UK car production fell 14 per cent last month – the worst February for more than a decade, new figures show.
Data published today from the Society of Motor Manufacturers and Traders (SMMT) shows 105,008 units left factory gates during the month – 17,163 fewer compared to February 2020.
The SMMT said it was the 18th consecutive month of decline and the weakest February performance in more than a decade.
Lockdowns, new customs processes and global supply chain constraints continued to influence output, the body said.
Production for the domestic market fell 34.9 per cent, a loss of 9,480 units, compared with a less severe 8.1 per cent fall in exports, down 7,683 units.
Overseas orders still accounted for by far the majority (83.2 per cent) of all cars made in the month, with most of these (53.9 per cent) heading into the EU.
February shipments to the US and Asia combined amounted to 30.9 per cent of all UK car exports.
The recent strong growth in UK output of battery electric (BEV), plug-in hybrid (PHEV) and hybrid vehicles (HEV) continued in February, with total production of these vehicles surging 25.3 per cent to 23,019 units.
Mike Hawes, SMMT chief executive, said: ‘A year into the pandemic, these figures are yet more evidence of how badly coronavirus has hit UK car production.
‘Thankfully, there are some rays of light with UK showrooms due to reopen on April 12, vaccinations progressing and a roadmap to kickstart the economy.
‘The automotive sector can play a crucial role in getting the UK back on its feet, supporting jobs across the country, driving growth and helping the country transition to zero emission mobility.
‘However, the UK is not isolated from global issues and our automotive industry still needs a stable and secure international market in order to prosper.’
Meanwhile, the latest independent production base outlook forecasts UK car production to get on the road to recovery in 2021 at 1.05m units – up 15.8 per cent on 2020 which was the worst annual total since 1984.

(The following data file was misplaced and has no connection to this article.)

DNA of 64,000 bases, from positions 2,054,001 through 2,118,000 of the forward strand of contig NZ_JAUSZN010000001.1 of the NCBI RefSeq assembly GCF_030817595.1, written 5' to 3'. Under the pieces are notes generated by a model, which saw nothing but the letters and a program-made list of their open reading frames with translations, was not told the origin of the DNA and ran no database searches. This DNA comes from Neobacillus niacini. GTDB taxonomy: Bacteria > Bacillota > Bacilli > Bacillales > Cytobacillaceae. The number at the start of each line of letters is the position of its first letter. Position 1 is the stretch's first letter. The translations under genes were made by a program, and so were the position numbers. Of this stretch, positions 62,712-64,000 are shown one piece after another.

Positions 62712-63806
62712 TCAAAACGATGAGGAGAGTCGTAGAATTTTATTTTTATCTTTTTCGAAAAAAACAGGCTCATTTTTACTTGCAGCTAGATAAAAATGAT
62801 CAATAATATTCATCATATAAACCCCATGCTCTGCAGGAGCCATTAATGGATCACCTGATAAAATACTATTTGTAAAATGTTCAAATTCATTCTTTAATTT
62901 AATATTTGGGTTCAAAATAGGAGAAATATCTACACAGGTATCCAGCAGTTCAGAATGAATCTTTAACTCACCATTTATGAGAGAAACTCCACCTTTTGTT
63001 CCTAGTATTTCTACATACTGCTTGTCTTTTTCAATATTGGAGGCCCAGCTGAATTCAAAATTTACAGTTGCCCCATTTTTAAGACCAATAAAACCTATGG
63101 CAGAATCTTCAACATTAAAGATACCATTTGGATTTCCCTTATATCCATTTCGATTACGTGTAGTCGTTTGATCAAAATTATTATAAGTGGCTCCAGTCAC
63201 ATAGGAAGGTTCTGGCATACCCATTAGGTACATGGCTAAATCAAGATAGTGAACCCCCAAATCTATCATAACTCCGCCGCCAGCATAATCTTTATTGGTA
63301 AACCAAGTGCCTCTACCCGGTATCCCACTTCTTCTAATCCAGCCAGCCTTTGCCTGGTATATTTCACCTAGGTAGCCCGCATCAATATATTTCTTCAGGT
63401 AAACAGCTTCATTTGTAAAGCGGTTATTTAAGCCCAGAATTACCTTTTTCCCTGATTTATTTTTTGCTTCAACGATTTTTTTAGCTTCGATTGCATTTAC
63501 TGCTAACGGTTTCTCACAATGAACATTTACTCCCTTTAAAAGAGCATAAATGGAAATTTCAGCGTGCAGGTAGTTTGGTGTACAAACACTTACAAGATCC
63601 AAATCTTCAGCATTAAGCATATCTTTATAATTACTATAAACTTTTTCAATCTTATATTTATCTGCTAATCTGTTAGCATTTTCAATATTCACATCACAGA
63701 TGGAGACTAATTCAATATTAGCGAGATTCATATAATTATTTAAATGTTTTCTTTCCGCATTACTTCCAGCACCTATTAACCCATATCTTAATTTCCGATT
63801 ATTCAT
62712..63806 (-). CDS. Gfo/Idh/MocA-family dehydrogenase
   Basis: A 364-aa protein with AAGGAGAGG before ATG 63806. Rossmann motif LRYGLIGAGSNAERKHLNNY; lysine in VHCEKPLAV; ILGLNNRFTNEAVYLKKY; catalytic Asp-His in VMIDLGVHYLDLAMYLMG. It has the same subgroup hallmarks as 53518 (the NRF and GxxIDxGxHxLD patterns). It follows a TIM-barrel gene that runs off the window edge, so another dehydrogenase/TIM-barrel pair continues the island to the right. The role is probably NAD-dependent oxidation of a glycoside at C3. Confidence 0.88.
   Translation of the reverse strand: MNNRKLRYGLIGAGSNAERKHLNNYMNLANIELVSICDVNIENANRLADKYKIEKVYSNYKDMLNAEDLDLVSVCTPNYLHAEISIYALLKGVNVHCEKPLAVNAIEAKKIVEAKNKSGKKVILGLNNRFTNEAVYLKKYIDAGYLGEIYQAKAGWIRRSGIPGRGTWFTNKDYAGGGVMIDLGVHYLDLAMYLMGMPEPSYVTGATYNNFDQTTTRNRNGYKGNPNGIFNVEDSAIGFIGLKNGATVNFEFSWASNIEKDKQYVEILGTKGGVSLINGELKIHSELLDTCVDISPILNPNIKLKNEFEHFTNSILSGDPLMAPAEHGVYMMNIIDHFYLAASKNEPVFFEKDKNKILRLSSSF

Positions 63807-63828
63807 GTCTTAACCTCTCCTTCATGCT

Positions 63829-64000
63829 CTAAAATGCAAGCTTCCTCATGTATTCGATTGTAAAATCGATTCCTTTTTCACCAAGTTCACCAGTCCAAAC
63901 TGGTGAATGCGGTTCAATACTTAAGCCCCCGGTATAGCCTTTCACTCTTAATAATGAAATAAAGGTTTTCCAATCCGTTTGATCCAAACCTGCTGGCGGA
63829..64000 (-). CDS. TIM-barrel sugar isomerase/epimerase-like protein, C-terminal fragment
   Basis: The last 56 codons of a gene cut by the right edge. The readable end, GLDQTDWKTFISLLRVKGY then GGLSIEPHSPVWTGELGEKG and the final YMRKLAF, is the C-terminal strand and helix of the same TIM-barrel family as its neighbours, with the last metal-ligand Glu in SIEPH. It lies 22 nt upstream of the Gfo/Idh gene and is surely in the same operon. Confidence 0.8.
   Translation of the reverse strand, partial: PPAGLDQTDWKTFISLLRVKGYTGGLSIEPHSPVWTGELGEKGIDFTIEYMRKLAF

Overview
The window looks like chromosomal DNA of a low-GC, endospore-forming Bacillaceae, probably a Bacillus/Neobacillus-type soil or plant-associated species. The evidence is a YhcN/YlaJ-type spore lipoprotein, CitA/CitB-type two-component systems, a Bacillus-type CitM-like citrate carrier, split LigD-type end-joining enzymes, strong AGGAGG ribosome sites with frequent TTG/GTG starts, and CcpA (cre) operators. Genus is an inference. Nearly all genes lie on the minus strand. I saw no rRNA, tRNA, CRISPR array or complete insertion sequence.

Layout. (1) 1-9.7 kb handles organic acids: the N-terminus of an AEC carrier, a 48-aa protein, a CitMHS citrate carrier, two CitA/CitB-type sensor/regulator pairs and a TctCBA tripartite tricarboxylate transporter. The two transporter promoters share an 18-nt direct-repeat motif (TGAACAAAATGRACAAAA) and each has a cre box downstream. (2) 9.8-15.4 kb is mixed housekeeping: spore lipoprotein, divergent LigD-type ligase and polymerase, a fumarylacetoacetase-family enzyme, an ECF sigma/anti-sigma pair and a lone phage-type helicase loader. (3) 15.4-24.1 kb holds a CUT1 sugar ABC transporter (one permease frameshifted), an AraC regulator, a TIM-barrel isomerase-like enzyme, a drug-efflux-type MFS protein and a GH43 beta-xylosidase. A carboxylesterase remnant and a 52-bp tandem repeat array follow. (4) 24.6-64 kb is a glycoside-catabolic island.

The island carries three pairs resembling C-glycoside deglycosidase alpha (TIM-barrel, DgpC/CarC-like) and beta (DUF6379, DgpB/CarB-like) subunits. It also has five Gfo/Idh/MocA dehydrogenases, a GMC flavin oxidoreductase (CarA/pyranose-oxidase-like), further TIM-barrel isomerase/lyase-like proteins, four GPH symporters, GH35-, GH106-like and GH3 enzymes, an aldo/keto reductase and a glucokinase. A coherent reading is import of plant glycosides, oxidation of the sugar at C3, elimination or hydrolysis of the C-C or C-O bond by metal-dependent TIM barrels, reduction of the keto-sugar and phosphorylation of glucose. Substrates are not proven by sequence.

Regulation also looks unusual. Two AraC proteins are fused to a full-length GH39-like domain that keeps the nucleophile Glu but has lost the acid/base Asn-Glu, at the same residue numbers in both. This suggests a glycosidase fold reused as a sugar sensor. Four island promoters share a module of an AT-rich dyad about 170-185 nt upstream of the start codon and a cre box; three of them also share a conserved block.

The outlook forecasts car production hitting 1.1m in 2022, with the potential for additional growth but still below the 1.3m units turned out in 2019 pre-pandemic.
Wider concerns – not just Covid-19
What Car? editorial director, Jim Holder, said there are wider issues that need addressing rather than just the immediate concern of Covid-19.
‘The future of Ellesmere Port still hangs in the balance, with thousands employed either directly or indirectly by the plant,’ he said.
‘The government has previously spoken about a 10-point plan for a Green Industrial Revolution which includes “backing our world-leading manufacturing bases”.
‘With Ellesmere Port looking to transform into an electric vehicle manufacturing site, the government has the opportunity to back its pledge.’
Holder added investment into ‘localised battery production’ will be ‘crucial’ and changes to the Plug-in Car Grant ‘place an unnecessary burden on the sector’.
Yesterday, SMMT chief Hawes called on the government to stop playing a game of ‘snakes and ladders’ with consumers and instead encourage them to make the switch to electric vehicles.
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